Yeah, and it's so often underplayed. As if, 'oh, here's the dry legal terminology that justifies it'. But that's really the crux of the issue, isn't it? Consent and choice. I just think that rape should be thought of more in those terms than ones of victimization.

But I think the moral condemnation based on the *likely* effect on the victim is what informs the *punishment.* If we convince ourselves that all people who experience a rape are just fine and not "victims," it sure makes it harder to impose 20-year sentences. Although it would make it easier for people to come forward.

But that mentality also makes it easier to argue that the victim was 'asking for it'. I feel like rape is treated much more seriously when the victim is virginal in some way; people just don't care as much if a 'slut' is raped, especially if she doesn't appear to be broken by the experience (maybe she's angry or cold instead of tortured, at least on the surface). With men, it could also be seen as the man failing to be powerful enough, as if the rape is a consequence of weakness. Ford actually comes close to this with his post on drunk rape: because the person did not ensure their own competence, they are responsible for what is done to them. A form of weakness (intoxication, submitting to peer pressure) justifies the rape, justifies the deprivation of the conscious, competent choice of that person to determine whom they have sexual contact with, because someone who agrees to sex isn't seen as a victim. There's a real danger to relying too heavily on emotional justifications like this; this is why we have moral outrage over date-rapists being given 'unfair' prison sentences: in this case, the validity of the punishment is rejected because the victim isn't seen as 'victimy' enough, and it is rejected while ignoring the problem of consent/choice because that angle is so under-emphasized.
"The Collectivist experiment is thoroughly suited (in appearance at least) to the Capitalist society which it proposes to replace. It works with the existing machinery of Capitalism, talks and thinks in the existing terms of Capitalism, appeals to just those appetites which Capitalism has aroused, and ridicules as fantastic and unheard-of just those things in society the memory of which Capitalism has killed among men wherever the blight of it has spread."
- Hilaire Belloc -
bluesteel
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2/22/2015 8:15:36 PM
Posted: 1 year ago
At 2/22/2015 8:06:55 PM, Skepsikyma wrote:


The law does account for the fact that people will view the victim differently if she or he is seen as sexually promiscuous. The law has made a victim's sexual history inadmissible in court.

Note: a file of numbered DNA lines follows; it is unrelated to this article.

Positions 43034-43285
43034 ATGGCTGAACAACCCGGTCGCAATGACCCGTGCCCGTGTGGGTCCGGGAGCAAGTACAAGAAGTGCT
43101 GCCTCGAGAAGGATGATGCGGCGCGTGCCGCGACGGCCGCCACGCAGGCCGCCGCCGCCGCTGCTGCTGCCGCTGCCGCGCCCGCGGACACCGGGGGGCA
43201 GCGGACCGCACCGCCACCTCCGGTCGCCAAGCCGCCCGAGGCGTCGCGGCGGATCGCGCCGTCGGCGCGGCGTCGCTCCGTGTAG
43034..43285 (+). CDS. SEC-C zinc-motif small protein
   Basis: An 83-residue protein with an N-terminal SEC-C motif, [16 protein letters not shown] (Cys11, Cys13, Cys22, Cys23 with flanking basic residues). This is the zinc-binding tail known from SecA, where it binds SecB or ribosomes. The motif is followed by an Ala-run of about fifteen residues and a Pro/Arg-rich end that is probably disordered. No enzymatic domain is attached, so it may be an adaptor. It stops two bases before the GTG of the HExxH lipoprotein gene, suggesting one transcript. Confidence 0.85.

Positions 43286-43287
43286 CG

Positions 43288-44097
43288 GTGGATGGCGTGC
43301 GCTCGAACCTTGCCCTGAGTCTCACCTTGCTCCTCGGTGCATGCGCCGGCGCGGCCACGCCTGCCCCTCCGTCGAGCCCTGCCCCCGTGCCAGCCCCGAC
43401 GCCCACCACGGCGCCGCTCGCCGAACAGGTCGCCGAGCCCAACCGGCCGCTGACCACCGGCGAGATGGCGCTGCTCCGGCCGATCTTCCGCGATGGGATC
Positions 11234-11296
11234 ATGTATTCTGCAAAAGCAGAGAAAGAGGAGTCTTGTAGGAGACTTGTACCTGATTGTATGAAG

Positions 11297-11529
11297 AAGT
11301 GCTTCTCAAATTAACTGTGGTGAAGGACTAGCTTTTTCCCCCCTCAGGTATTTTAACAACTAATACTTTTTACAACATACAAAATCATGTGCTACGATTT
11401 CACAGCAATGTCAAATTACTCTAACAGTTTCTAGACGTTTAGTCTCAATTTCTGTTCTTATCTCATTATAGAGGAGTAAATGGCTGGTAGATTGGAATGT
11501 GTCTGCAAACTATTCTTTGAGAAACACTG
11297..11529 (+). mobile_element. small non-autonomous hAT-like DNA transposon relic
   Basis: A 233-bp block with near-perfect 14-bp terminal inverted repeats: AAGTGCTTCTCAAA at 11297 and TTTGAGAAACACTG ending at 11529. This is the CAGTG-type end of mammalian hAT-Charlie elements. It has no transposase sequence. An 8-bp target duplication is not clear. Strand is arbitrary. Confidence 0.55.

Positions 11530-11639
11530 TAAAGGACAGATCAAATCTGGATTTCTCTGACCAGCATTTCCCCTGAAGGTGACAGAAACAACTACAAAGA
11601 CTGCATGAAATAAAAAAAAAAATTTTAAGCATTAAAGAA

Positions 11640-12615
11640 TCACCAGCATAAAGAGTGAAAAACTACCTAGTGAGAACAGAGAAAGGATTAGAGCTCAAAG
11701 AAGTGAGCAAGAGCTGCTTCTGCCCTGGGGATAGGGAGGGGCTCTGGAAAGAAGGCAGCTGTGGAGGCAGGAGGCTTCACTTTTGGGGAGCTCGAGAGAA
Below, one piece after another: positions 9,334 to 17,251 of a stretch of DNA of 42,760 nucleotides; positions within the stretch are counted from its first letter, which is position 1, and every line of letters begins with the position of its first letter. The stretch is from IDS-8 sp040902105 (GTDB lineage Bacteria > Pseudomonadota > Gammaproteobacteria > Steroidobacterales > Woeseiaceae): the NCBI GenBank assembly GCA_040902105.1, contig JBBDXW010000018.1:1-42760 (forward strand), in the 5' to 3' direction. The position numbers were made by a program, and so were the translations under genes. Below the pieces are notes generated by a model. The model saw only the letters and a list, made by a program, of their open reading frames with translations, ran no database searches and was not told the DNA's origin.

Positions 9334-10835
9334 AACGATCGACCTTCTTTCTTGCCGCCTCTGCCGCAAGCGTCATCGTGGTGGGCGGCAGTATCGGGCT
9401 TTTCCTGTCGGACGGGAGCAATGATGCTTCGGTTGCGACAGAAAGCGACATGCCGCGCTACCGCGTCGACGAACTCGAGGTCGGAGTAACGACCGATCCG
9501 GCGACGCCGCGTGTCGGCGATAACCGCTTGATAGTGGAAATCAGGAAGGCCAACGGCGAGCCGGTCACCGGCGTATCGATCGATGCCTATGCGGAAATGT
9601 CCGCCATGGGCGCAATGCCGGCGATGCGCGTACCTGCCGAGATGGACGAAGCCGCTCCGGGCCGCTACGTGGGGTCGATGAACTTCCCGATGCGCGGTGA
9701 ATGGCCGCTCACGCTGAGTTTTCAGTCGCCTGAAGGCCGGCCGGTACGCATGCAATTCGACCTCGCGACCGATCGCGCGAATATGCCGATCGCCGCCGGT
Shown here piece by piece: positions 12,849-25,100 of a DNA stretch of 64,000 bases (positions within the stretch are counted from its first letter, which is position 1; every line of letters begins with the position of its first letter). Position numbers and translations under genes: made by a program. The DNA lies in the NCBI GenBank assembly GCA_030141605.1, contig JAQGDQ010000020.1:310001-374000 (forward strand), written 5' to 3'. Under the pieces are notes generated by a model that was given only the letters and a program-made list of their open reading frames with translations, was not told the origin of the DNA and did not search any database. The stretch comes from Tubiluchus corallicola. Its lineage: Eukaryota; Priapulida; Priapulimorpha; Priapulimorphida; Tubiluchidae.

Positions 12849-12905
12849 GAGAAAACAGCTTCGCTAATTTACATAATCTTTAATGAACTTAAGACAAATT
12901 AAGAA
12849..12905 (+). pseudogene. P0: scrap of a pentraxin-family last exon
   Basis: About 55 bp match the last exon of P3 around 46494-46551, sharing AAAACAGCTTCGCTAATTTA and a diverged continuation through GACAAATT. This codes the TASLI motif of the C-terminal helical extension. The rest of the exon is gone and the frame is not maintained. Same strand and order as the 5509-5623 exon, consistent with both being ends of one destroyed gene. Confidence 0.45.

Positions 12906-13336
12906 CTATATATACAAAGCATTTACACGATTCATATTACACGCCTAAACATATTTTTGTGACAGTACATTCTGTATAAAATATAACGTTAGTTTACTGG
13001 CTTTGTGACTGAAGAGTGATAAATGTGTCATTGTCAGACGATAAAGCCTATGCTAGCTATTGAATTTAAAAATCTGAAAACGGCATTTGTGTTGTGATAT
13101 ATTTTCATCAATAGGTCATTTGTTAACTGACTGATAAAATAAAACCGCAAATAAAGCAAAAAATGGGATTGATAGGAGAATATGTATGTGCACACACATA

But I see your point that society shouldn't care, which is more about what is in people's minds, not the procedural mechanisms we use to avoid people invoking the bias that is in their minds.

But I still don't see how you get around the punishment issue. If rape were re-contextualized around the denial of choice, rather than harm to the victim, how do you decide on the right punishment?
You can't reason someone out of a position they didn't reason themselves into - Jonathan Swift (paraphrase)
Skepsikyma
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2/22/2015 8:53:10 PM
Posted: 1 year ago
At 2/22/2015 8:15:36 PM, bluesteel wrote:
At 2/22/2015 8:06:55 PM, Skepsikyma wrote:


The law does account for the fact that people will view the victim differently if she or he is seen as sexually promiscuous. The law has made a victim's sexual history inadmissible in court.

But I see your point that society shouldn't care, which is more about what is in people's minds, not the procedural mechanisms we use to avoid people invoking the bias that is in their minds.

But I still don't see how you get around the punishment issue. If rape were re-contextualized around the denial of choice, rather than harm to the victim, how do you decide on the right punishment?

How are right punishments typically decided on? In a constitutional republic, our representatives vote on it, ultimately. I don't see any concrete connection between crime, justification, and punishment: it's all politics in the end. This means that, in a country with such unfortunate democratic leanings as ours, vox populi, vox dei. So this will all involve a shift of opinion.

As for the change itself, re-contextualizing rape around the denial of choice necessarily means asking ourselves why depriving someone of bodily sovereignty through sex without consent is wrong and anti-social, and why people within a society would want to curtail it through punishment. My point is that this social reform is crucial, and that we should be engaging in such conversations when the topic comes up, to open other people up to a new way of seeing rape which universalizes its unacceptability.